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The New Wave: How The French Reinvented Cinema

COURSES

Instructor
Term
  • Autumn
Subject Code
FRENCH
Course Number
87N
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The New Wave: How The French Reinvented Cinema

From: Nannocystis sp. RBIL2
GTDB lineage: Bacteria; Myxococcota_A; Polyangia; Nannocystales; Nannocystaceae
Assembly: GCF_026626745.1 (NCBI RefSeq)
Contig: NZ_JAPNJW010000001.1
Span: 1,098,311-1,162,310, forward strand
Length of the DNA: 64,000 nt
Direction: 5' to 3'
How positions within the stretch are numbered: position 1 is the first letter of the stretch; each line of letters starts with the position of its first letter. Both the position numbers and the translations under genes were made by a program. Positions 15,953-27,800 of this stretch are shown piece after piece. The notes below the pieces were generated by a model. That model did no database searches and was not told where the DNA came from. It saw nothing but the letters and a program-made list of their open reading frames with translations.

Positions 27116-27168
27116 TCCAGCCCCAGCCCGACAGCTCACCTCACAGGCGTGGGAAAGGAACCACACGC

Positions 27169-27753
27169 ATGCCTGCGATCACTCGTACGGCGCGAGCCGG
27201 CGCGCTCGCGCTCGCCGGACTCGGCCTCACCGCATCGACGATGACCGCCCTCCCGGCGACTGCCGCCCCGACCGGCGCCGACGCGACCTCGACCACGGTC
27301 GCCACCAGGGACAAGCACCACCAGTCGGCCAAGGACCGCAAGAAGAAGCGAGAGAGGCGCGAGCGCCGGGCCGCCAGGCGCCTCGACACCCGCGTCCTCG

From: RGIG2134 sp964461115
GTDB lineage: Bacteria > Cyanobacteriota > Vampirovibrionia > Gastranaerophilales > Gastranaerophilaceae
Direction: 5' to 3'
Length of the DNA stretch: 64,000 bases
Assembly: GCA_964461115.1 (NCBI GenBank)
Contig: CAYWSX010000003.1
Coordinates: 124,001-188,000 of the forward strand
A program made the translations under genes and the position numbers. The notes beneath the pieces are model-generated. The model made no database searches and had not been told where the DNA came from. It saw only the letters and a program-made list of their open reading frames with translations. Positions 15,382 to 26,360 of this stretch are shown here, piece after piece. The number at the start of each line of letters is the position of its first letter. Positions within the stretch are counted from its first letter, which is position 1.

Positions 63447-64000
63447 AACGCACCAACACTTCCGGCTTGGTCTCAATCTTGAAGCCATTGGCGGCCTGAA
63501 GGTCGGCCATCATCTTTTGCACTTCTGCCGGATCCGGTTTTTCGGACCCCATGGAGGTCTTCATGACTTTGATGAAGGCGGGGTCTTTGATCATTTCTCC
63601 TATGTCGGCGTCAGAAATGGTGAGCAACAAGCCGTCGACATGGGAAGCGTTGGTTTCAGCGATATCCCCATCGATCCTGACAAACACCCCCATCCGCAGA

When the French New Wave burst onto the stage in 1959, it changed forever the way films are made and the ways we think about cinema. Shooting on location with small crews, light cameras, unknown actors and improvised scripts, a group of young film critics turned filmmakers circumvented the big studios to craft low-budget films that felt fresh, irreverent and utterly modern. In just a few years, the Nouvelle Vague delivered such landmark works as Truffaut's 400 Blows, Godard's Breathless or Resnais' Hiroshima mon amour. Together with Agnès Varda, Eric Rohmer and Claude Chabrol, they redefined the essence of cinema as an art form as complex and multi-layered as literature. Yet, after having been hailed as revolutionary, the Nouvelle Vague was soon dismissed as 'rather vague and not all that new.'nnWhy did these films look so radically fresh? What is their common aesthetics, when each 'auteur' claimed an utterly personal style for him or herself? And what did their immediate success and early fall from grace tell us about France in the early 60s? This survey course will explore a unique moment in French culture and the history of cinema, when radical politics, youth culture, and jazzy aesthetics coalesced into dazzling experiments on the screen that continue to influence world cinema to this day.nnFocus is on cultural history, aesthetic analysis, and interpretation of narrative, sound and visual forms.nnSatisfies Ways AII (Aesthetic and Interpretative Inquiry)